Imane Achouche

Title: The “death” of statues in the Syro-Mesopotamian area during the Bronze Age

University: Université de Liège, Belgium

Supervisor: Laurent Colonna d’Istria


Imane is studying the “death” of statues in the Syro-Mesopotamian space of the 3rd millennium BCE, through the analysis of the materiality of artifacts, iconography and textual sources. This thesis is a continuation of a master’s thesis concerning the ritual birth of statues in Mesopotamia, which led to an understanding of the cultic process governing the condition of these artefacts. In her current research, Imane wishes to answer the questions raised by the observation of a damaged statue – the accidental or intentional nature of the damage, its dating, the individual(s) responsible for the damage, what motivated the action – in order to obtain a comprehensive view of the context in which the ronde-bosse was made, displayed and ultimately removed from its society.

Keywords: Bronze age, statue, sculpture, iconoclasm, rituals, cuneiform


Adam Howe

Title: Conceptions of Transgression and Its Consequences in the Mesopotamian Exorcistic Corpus

University: University of Oxford

Supervisors: Dr Frances Reynolds (Oxford), Prof Daniel Schwemer (JMU Würzburg)


My doctoral research examines the portrayal of suffering in the Mesopotamian exorcistic corpus (āšipūtu) that was attributed to the consequences of an individual’s transgressive actions. Key to the āšipūtu rituals’ conceptualization of transgression and its punishment is the concept of ‘self-curse’, represented by the Akkadian terms māmītu and arratu, and these therefore form the main focus of my research. Recently published namerimburruda-rituals, which target māmītu-curse and its effects, allow for a reassessment of this concept, while previously unpublished material demonstrates that arratu-curse occasionally had a complementary function. Throughout my research, these concepts are situated within their wider intellectual context, in relation to other causes of suffering addressed by the āšipūtu corpus as well as conceptions of divine punishment in other areas of Mesopotamian literature.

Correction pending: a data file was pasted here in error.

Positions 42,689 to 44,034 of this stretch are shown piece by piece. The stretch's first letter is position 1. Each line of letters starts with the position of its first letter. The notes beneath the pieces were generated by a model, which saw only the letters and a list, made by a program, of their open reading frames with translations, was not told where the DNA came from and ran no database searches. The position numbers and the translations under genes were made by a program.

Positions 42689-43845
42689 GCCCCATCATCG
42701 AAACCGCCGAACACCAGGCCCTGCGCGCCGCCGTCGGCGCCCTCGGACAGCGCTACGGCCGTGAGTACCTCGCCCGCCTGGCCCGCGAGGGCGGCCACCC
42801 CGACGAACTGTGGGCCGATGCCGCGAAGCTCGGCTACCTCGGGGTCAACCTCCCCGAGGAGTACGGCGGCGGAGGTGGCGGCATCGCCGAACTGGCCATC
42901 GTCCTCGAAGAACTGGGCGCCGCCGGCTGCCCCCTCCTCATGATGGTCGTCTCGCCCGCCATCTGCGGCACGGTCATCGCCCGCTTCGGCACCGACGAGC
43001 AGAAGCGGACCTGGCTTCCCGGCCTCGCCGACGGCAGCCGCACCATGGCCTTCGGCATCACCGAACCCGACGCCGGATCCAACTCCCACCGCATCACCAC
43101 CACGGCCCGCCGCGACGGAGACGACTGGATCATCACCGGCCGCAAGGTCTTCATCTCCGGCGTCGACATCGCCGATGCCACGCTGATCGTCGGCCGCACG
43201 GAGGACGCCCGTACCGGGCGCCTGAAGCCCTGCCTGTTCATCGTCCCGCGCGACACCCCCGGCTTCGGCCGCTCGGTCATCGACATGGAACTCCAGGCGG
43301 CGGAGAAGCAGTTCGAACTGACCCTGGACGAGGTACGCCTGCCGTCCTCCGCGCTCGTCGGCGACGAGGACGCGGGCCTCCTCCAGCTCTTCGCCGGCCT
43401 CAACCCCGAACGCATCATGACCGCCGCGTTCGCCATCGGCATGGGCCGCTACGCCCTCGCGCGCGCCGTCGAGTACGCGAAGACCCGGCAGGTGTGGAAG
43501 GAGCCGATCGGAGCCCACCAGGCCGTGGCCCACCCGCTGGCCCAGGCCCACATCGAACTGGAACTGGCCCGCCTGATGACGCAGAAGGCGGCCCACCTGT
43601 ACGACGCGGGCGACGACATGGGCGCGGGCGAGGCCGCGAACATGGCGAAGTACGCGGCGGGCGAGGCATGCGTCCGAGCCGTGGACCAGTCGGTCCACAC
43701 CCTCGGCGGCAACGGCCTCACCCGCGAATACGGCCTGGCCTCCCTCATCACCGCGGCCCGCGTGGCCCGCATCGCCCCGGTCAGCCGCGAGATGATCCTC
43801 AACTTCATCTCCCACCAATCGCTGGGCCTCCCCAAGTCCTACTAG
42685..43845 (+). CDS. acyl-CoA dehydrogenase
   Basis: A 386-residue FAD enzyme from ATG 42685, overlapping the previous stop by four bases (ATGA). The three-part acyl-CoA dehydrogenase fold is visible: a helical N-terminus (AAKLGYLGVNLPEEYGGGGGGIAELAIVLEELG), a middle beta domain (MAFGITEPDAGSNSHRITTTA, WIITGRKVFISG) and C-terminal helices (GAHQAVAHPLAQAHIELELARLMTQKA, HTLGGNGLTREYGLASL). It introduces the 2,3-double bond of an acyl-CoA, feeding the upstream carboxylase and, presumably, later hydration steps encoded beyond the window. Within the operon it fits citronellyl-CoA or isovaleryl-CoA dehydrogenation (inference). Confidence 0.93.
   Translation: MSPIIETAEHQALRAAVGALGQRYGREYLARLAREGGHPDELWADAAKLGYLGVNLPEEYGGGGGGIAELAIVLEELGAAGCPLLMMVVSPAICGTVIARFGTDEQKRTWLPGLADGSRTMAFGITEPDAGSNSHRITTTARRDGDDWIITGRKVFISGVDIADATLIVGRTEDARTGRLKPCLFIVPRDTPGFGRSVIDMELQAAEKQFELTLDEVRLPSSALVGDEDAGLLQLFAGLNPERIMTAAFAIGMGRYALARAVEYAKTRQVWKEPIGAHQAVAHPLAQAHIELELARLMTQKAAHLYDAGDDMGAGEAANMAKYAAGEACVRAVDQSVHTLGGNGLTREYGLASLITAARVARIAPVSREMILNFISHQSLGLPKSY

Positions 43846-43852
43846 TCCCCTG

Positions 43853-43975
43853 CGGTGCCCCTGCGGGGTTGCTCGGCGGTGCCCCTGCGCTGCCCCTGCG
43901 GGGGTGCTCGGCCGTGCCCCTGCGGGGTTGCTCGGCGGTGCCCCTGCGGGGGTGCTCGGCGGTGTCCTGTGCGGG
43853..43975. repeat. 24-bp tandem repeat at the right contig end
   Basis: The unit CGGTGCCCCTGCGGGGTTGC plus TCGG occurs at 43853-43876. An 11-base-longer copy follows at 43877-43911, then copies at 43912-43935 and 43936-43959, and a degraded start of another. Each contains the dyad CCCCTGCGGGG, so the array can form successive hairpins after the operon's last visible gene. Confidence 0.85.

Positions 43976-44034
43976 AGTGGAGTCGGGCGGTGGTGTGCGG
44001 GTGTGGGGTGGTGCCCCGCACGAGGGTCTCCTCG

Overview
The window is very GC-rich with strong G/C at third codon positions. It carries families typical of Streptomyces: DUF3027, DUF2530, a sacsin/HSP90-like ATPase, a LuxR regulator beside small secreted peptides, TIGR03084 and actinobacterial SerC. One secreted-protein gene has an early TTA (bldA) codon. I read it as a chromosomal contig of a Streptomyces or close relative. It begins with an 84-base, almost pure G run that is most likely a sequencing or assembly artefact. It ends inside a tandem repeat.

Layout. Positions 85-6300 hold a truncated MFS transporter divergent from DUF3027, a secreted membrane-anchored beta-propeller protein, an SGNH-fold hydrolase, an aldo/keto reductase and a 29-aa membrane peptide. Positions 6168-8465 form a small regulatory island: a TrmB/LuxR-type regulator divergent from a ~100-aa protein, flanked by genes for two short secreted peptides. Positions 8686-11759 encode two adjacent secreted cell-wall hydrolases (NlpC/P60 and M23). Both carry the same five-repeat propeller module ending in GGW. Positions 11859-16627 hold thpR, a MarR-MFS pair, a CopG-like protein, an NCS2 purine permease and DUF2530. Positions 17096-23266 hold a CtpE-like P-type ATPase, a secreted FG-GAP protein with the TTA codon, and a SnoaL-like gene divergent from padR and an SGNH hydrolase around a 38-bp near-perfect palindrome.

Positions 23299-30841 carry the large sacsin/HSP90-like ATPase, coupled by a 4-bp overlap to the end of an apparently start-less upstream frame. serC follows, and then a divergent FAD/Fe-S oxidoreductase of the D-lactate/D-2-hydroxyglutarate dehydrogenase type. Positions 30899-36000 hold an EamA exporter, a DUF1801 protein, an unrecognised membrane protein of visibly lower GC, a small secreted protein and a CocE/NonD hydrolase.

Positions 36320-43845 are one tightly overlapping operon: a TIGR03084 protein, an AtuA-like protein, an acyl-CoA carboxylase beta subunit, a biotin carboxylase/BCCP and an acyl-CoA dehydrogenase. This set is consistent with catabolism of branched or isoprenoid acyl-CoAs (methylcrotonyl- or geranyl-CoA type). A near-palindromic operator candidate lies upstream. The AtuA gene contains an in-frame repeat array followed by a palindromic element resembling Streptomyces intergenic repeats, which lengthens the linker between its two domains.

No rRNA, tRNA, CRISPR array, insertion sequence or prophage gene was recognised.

The body of my dissertation has a tripartite structure. First, I examine the portrayal of the ultimate causes of suffering, namely the possible acts of transgression that are listed in incantations. I also consider elements that problematize a direct link between these actions and the resultant suffering: the sufferer’s ignorance of possible transgressions; the possibility of contracting the suffering through contagion; and the portrayal of ‘self-curse’ as externalized, demon-like entities. Second, I look at the manifestation of suffering as a state of ‘reduced existence’. This includes physical and psychological ‘medical’ symptoms, as well as damage to the victim’s socio-economic standing and relationship with the gods. Finally, I assess the methods employed by the exorcist to remove the patient’s state of suffering. The way these methods were understood to work provides further insight into the exorcist’s conceptualization of transgression and its consequences.

Overall, my findings suggest a significant new approach to the theology of sin and divine punishment in late Mesopotamian scholarship and give insights into the theoretical background of the āšipūtu corpus.

Keywords: transgression, curse, divine punishment, ritual, religion, history of medicine